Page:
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Constraints and ethical tensions in the area of young-onset dementia

28 November 2019
Volume 28 · Issue 21



young-onset dementia (under age 65) varies in many respects to typical aged dementia. Health professionals are centrally involved in supporting individuals and families to cope with the unique challenges that young-onset dementia (YOD) brings.


this study aimed to explore professionals' perceptions of the key challenges faced by people living with YOD and their families, and how they provide support to this group.


qualitative interviews were conducted with nine health professionals from a range of health and social care contexts. Data were analysed using interpretative phenomenological analysis.


interviewees reported significant challenges in trying to enact support for people with YOD, and families. Particular challenges relate to delays in accessing timely diagnosis, and difficulty in accessing relevant, age-appropriate supports. Interviewees experienced ethical tensions working in this area; interviewees were keen to enact support for the person following diagnosis, but felt constrained by service options that were not relevant or readily accessible to the person, and in some instances, traditional dementia services added to, rather than lessened the stress experienced by those involved.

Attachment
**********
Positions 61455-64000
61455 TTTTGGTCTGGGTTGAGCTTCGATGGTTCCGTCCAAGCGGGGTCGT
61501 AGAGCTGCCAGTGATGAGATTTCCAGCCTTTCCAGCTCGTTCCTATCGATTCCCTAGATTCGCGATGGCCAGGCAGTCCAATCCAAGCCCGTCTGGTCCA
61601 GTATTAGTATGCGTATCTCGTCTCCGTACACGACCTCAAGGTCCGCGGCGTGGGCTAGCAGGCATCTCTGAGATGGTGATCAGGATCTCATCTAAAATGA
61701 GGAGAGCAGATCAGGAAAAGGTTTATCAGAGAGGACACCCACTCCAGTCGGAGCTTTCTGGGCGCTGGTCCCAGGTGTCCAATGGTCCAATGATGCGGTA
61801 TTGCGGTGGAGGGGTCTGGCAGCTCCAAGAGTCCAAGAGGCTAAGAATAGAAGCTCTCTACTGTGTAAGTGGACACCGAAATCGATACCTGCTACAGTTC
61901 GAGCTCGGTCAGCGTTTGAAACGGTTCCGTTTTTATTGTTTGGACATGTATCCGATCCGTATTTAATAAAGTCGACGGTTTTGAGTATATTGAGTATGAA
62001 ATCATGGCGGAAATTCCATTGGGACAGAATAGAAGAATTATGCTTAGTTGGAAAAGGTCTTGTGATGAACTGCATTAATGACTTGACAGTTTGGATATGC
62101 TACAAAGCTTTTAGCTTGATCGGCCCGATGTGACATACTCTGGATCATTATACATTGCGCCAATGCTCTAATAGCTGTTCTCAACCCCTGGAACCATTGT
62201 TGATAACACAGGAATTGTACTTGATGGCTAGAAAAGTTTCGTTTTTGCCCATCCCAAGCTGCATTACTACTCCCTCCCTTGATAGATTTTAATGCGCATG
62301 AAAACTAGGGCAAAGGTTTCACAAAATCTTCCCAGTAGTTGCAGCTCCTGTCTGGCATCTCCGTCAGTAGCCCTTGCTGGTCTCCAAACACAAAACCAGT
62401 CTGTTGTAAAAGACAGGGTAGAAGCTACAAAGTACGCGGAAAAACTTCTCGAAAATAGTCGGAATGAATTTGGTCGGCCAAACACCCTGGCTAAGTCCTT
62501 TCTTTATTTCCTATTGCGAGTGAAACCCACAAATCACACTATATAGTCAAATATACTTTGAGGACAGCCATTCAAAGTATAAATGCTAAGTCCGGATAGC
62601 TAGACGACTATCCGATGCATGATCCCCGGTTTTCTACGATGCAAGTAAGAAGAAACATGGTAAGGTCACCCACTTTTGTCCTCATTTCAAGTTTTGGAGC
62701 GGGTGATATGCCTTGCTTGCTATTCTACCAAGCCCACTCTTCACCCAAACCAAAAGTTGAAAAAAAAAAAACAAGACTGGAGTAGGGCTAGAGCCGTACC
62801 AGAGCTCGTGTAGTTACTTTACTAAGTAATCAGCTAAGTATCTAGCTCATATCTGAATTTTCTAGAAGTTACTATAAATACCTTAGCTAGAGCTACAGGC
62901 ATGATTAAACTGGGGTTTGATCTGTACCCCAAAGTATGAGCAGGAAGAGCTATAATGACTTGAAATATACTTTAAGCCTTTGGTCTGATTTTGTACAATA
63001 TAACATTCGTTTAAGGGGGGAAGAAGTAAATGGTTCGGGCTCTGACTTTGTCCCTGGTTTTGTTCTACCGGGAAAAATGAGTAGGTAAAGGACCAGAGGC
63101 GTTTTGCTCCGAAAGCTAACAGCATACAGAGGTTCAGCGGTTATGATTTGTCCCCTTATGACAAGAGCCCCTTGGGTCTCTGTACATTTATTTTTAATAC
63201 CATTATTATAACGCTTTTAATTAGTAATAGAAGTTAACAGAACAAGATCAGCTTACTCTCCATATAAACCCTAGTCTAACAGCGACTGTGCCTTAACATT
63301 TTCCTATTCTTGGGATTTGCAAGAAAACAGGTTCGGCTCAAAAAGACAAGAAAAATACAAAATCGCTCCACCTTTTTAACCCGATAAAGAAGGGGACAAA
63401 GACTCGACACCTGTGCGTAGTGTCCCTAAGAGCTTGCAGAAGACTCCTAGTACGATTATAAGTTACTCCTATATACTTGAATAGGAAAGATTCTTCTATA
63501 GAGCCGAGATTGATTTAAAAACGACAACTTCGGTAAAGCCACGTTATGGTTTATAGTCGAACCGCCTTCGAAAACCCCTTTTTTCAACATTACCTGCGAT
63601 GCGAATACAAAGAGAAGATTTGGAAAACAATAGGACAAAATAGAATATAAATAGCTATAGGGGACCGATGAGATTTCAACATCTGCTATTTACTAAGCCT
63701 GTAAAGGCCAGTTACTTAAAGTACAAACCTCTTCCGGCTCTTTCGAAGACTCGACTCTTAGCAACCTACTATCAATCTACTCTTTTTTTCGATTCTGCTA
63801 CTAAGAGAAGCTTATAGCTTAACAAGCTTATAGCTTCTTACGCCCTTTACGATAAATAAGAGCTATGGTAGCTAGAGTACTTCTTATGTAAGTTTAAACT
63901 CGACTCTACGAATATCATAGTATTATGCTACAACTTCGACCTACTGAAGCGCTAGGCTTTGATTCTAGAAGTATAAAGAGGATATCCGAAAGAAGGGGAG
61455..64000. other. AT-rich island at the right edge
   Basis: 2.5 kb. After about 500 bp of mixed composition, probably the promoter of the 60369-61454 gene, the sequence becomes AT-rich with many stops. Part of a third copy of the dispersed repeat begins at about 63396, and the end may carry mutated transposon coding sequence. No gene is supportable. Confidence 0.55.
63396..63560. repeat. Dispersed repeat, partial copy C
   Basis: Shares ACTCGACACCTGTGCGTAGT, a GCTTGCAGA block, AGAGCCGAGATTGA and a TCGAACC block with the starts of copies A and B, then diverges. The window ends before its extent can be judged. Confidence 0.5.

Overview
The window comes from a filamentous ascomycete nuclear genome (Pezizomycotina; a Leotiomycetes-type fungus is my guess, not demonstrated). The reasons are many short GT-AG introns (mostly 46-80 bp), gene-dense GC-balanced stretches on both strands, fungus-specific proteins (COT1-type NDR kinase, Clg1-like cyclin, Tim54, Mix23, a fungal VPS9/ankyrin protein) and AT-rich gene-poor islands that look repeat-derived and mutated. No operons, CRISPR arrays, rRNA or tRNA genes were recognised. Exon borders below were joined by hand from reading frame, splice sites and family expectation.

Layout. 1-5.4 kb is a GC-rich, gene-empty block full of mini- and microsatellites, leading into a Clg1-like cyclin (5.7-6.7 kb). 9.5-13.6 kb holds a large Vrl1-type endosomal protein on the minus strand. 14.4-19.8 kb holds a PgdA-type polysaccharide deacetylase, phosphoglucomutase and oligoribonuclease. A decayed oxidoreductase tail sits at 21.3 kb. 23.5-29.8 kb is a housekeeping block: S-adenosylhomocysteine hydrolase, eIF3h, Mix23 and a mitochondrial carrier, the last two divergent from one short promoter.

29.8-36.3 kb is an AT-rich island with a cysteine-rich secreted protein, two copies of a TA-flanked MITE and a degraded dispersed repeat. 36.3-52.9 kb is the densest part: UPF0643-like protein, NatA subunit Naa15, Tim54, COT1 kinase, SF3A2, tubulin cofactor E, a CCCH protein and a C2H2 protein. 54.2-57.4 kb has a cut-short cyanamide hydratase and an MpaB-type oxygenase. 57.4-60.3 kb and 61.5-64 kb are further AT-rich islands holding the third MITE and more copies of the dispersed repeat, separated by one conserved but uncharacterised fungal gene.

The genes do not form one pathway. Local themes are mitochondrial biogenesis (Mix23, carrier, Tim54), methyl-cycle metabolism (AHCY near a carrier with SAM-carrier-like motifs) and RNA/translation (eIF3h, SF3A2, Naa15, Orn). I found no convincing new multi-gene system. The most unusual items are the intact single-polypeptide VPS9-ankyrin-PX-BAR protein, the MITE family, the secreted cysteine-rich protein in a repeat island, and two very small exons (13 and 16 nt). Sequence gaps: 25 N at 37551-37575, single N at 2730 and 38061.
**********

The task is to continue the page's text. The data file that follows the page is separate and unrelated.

dementia and health services should be cognisant of the unique challenges of YOD, and models of service provision should aim to respond accordingly. Nurses and other health professionals should be afforded the necessary structures to support people living with YOD. This relates to dedicated YOD models of care, specifically timely diagnosis, post-diagnosis support and community services that enhance personhood and resilience.

People living with young-onset dementia (YOD) face unique challenges and may experience dramatic changes to social status, identity, and family roles (Kitwood, 1997; Rossor et al, 2010; Smeybe and Kirkevold, 2013). YOD often manifests when people are in their 40s and 50s, meaning most will be in active employment and meeting familial and financial obligations (Sikes and Hall, 2018). YOD often has more atypical features (Snowden at al, 2011). There is a wider range of early dementia symptoms and differential diagnosis (Draper et al, 2016). Early changes—for example, non-amnestic changes, or changes in mood (Draper et al, 2016)—mean that timely diagnosis of YOD is a challenge (Tellechea et al, 2018).

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